How ‘sleep leadership’ can improve employee satisfaction, productivity

Gone are the days of bragging about how much work you can do on three hours of sleep a night.

By Emma Atkinson      
sleep leadership

No one likes getting a poor night’s sleep. Tossing and turning, lying awake for hours on end or waking up feeling sore and unrested can make for an unproductive day.

Working on little or poor sleep is also making U.S. employees so unproductive that new research estimates sleep-related absenteeism is costing an estimated $44.6 billion in lost productivity each year.

New polling from Gallup and mattress company Casper shows that self-described poor sleepers report 2.29 missed workdays each month due to “poor health,” as compared with 0.91 days for other employees.

Sleepless nights aren’t just costing companies money — workers who sleep badly are more likely to report having changed jobs in the last year, too.

All in all, poor sleep is bad for companies and bad for employees. But how can managers address this problem among their own workforces? “How’d you sleep last night?” is a personal question, after all.

Enter sleep leadership.

Waking up to sleep leadership

Johns Hopkins Carey Business School professor Brian Gunia defines sleep leadership as “the idea that organizational leaders can take specific actions to promote better sleep among employees and thereby improve employees’ workplace outcomes and the overall well-being of the organization.”

“It’s about supporting workers in their sleep. That’s things like a supervisor showing care and concern and checking in,” says Tori Crain, assistant professor of psychology at Portland State University, in an interview with BBC’s Worklife. “And then there’s this other component that’s more around understanding and communicating the importance of sleep to doing a good job and performing in the workplace.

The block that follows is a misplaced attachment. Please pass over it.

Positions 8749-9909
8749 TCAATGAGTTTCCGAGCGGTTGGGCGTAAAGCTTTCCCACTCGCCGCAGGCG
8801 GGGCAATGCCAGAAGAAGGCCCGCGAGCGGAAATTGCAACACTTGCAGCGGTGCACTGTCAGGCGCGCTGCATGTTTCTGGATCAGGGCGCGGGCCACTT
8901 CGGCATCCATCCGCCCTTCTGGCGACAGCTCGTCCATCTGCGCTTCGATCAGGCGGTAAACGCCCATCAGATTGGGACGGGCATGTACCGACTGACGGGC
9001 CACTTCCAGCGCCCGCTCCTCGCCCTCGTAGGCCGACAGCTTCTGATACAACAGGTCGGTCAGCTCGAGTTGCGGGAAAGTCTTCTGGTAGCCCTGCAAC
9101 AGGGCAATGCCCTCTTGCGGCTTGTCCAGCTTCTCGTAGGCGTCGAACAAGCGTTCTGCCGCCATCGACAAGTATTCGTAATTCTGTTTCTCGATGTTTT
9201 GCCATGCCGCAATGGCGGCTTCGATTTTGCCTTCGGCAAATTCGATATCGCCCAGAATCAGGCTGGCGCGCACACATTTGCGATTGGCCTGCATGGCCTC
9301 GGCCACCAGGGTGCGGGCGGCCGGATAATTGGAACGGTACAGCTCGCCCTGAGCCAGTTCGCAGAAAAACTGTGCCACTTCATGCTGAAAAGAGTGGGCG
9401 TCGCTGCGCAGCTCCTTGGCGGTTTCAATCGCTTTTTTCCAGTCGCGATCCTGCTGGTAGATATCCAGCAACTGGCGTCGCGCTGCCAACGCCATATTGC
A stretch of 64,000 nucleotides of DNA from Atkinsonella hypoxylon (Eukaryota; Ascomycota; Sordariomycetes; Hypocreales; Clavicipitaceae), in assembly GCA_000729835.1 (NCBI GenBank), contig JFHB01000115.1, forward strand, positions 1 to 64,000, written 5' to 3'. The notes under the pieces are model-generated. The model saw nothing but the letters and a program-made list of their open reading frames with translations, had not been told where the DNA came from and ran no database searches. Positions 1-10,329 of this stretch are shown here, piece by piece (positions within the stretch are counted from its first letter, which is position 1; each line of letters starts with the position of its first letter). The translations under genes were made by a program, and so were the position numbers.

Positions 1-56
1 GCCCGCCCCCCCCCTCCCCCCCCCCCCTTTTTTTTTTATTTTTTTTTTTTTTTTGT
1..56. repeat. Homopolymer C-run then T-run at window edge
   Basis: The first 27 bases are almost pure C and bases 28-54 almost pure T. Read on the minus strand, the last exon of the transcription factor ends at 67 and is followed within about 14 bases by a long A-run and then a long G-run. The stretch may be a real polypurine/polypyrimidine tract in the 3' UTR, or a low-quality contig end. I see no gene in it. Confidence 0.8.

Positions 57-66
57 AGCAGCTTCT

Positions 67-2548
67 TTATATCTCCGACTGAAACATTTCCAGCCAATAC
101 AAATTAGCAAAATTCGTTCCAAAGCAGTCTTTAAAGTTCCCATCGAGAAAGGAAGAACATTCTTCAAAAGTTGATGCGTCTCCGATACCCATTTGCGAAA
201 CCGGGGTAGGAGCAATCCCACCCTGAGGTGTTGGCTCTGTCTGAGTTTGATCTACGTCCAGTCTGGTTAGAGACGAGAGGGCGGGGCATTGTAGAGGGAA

That can mean leading in a way that helps employees get more sleep, and role modelling for employees how leaders themselves are sleeping and balancing work and sleep, and how they’re thinking about sleep in relation to their work,” Crain adds.

Kathrin Hamm, CEO of bedding startup Bearaby, told Fast Company that encouraging her team to take naps is a part of the company’s culture.

“It’s important that we shift the conversation from ‘high performance equals long hours and little sleep’ to thinking around more flexible options to fit different sleep patterns and preferences—and a culture where its actually ‘cool’ to take a nap in the middle of the day,” she says.

But just telling your employees to get more sleep won’t always do the trick.

Companies like Google and The Huffington Post encourage on-the-job napping with onsite sleep areas and nap pods. Jason Fried, CEO and co-founder of software company Basecamp, institutes an “eight-eight-eight” policy for his workers: eight hours of work, eight hours of sleep and “eight hours of life in between.”

Fried believes that sleep is an important factor in Basecamp’s internal comms strategy.

“We constantly talk about it internally,” he told Worklife. “We share information about how to get better sleep and share how important it is. And that it has to start, I think, not with sleep but with work. Eight hours a day is enough.”

Comms and wellness leaders, do you know how much your CEO sleeps? In any case, this research is an excuse to get that conversation started and begin bringing sleep leadership to your organization.